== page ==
Not passive: Editorial on the Supreme Court’s decision on passive euthanasia
By legalising passive euthanasia, India joined a select group of nations in 2018. It was a forward-looking step because the markedly different levels of education and income in India made any form of euthanasia a disconcerting concept. Yet it appears that the safeguards placed against the law’s misuse could have become forbidding. The Supreme Court’s recent decision to ease some of the conditions may remove a few of the perceived hurdles. That there have not been any cases of passive euthanasia in the last four years may be because the 2018 ruling not only involved legal officers at various stages but also made the living will subject to the court. The court’s pervasive presence in an acutely human situation likely to culminate in grief for family and friends not only made the process impersonal but cumbersome too, since it was difficult to imagine a grieving spouse or child rushing to court to ensure that their loved one’s living will was carried out.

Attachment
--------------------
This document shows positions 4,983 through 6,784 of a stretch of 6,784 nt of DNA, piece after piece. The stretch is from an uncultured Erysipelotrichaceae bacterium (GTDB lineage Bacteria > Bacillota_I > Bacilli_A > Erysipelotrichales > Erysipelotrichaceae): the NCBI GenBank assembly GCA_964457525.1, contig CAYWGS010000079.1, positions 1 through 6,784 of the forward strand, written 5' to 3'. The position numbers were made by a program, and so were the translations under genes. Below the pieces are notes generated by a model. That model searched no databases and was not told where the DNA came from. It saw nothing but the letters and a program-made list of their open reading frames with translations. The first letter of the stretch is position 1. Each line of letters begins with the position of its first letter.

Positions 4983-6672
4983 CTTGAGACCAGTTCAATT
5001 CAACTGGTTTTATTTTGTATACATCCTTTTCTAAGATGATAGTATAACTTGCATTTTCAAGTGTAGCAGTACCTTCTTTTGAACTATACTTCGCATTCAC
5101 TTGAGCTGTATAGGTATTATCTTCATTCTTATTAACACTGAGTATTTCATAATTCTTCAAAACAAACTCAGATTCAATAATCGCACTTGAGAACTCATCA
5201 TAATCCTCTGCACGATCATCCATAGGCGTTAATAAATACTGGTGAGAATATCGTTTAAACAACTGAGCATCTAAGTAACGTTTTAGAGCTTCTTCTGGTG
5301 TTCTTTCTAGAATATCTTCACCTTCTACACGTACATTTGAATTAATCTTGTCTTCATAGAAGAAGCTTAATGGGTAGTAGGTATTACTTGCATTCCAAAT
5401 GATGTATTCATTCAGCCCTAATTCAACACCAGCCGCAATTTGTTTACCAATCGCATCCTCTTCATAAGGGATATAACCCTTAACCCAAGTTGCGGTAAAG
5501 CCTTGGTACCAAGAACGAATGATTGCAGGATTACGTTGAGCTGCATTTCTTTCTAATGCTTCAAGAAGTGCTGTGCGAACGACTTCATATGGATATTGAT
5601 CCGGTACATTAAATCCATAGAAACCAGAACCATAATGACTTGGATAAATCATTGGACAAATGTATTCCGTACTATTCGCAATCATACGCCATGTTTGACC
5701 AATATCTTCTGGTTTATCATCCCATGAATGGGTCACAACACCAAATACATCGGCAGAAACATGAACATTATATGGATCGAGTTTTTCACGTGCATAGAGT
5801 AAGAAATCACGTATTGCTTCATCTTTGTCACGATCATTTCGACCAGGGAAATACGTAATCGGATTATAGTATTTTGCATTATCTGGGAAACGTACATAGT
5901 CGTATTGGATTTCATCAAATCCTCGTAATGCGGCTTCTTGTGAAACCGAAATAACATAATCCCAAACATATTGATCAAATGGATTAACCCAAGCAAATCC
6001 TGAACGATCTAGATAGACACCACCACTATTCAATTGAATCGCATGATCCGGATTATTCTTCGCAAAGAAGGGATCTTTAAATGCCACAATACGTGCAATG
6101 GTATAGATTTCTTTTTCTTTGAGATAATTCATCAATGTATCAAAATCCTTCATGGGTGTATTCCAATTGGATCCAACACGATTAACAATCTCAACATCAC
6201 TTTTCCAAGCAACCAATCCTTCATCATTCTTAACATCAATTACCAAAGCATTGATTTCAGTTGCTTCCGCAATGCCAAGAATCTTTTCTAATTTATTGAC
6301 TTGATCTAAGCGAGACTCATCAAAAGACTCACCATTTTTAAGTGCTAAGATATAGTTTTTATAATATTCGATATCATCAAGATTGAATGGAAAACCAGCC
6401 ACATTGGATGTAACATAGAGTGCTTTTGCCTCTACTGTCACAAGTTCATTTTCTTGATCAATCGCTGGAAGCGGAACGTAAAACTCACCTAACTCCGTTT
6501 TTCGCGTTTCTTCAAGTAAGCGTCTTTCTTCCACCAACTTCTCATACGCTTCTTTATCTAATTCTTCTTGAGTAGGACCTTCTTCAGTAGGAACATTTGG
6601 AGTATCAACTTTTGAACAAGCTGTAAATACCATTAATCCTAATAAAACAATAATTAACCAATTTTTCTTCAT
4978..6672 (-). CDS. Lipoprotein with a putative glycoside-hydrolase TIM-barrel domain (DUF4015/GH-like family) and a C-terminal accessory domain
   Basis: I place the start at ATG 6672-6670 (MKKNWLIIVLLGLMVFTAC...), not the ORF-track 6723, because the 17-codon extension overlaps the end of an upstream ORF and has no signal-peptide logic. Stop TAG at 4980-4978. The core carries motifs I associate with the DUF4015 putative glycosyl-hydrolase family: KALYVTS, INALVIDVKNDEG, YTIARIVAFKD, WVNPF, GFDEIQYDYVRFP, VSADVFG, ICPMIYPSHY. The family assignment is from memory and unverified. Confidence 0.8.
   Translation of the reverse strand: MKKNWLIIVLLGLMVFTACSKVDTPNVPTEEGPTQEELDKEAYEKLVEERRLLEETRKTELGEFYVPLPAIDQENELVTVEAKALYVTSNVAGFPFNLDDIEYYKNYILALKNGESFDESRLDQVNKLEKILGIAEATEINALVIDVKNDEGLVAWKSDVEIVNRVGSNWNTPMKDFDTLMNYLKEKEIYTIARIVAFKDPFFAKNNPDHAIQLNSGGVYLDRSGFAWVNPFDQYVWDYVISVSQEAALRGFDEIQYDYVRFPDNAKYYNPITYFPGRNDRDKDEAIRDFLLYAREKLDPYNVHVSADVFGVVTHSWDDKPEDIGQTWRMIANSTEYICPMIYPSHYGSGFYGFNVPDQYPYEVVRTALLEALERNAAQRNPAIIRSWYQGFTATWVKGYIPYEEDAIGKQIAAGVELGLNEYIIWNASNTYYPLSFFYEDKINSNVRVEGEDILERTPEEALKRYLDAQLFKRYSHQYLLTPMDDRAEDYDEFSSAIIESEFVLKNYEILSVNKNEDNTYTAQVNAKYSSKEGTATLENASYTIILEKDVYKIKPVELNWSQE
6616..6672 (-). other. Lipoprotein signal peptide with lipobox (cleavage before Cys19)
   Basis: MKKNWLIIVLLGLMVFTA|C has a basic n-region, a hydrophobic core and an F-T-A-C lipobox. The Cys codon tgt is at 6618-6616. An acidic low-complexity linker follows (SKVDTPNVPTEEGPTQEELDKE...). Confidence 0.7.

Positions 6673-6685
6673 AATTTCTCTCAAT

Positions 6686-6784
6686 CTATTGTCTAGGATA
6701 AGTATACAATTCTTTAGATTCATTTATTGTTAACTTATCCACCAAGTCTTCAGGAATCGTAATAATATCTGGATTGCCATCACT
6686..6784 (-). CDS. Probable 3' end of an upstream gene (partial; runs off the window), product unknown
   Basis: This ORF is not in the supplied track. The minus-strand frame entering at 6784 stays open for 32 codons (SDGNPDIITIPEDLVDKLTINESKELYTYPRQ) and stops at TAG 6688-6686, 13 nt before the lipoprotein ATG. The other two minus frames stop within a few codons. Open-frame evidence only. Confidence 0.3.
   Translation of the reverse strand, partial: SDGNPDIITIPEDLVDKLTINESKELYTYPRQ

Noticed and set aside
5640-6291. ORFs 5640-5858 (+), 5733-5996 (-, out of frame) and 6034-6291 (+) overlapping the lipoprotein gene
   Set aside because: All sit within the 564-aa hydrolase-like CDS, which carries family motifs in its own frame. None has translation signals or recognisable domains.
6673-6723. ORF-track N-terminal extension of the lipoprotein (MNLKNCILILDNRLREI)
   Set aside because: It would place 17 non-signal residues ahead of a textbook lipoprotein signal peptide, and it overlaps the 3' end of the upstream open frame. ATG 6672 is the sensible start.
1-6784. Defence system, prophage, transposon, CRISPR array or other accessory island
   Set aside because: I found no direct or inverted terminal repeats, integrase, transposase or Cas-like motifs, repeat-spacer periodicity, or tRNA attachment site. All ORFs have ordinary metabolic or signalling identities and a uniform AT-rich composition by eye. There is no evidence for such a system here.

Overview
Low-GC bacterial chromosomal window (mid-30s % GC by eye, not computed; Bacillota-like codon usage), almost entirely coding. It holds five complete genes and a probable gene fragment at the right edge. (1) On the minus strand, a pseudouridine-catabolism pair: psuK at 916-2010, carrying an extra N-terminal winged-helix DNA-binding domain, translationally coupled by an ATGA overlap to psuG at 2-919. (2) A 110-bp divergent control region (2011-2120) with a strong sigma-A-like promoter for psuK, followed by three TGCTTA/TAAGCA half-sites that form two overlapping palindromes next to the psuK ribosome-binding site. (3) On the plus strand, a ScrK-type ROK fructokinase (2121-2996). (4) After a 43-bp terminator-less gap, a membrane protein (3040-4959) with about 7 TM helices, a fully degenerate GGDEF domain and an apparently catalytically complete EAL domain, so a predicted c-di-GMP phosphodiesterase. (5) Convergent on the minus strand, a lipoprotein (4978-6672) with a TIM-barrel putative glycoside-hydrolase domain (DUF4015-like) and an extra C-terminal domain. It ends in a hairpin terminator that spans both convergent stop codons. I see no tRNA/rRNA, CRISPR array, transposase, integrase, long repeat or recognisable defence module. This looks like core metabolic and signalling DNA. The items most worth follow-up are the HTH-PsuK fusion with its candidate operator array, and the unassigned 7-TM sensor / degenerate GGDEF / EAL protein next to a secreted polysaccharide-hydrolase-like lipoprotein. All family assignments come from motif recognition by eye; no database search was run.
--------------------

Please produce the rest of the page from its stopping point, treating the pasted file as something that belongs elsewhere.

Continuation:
Now the Supreme Court has made the hospital the greater decision-maker in assessing whether the patient’s living will can be activated, whether the patient is in an incurable coma when life-support can be withdrawn. Earlier, the committee after the first hospital review was convened by the district collector; now a government-nominated doctor will be present and committees will give reports within 48 hours, unlike the unlimited time allowed before. The judicial magistrate shall be informed but need not inspect or give approval. Neither would a judicial magistrate be needed to counter-sign a living will; a notary or a gazetted officer can do that. Specialists on the committee, lower in number than before, need not have 20 years of experience, just five. The return of control to physicians is welcome, but that does make their responsibilities more onerous. Openness between them and the patient’s kin is the first condition for the system to be meaningful, with the patient’s right to die with dignity as the only determining principle. Once these are established, the conditions for passive euthanasia may be made broader, for the idea of dignity has many facets while the notion of the living will could be reviewed too. India has difficulties special to it, but dignity for the dying is so overriding an objective that more thought can be expended on it for best results.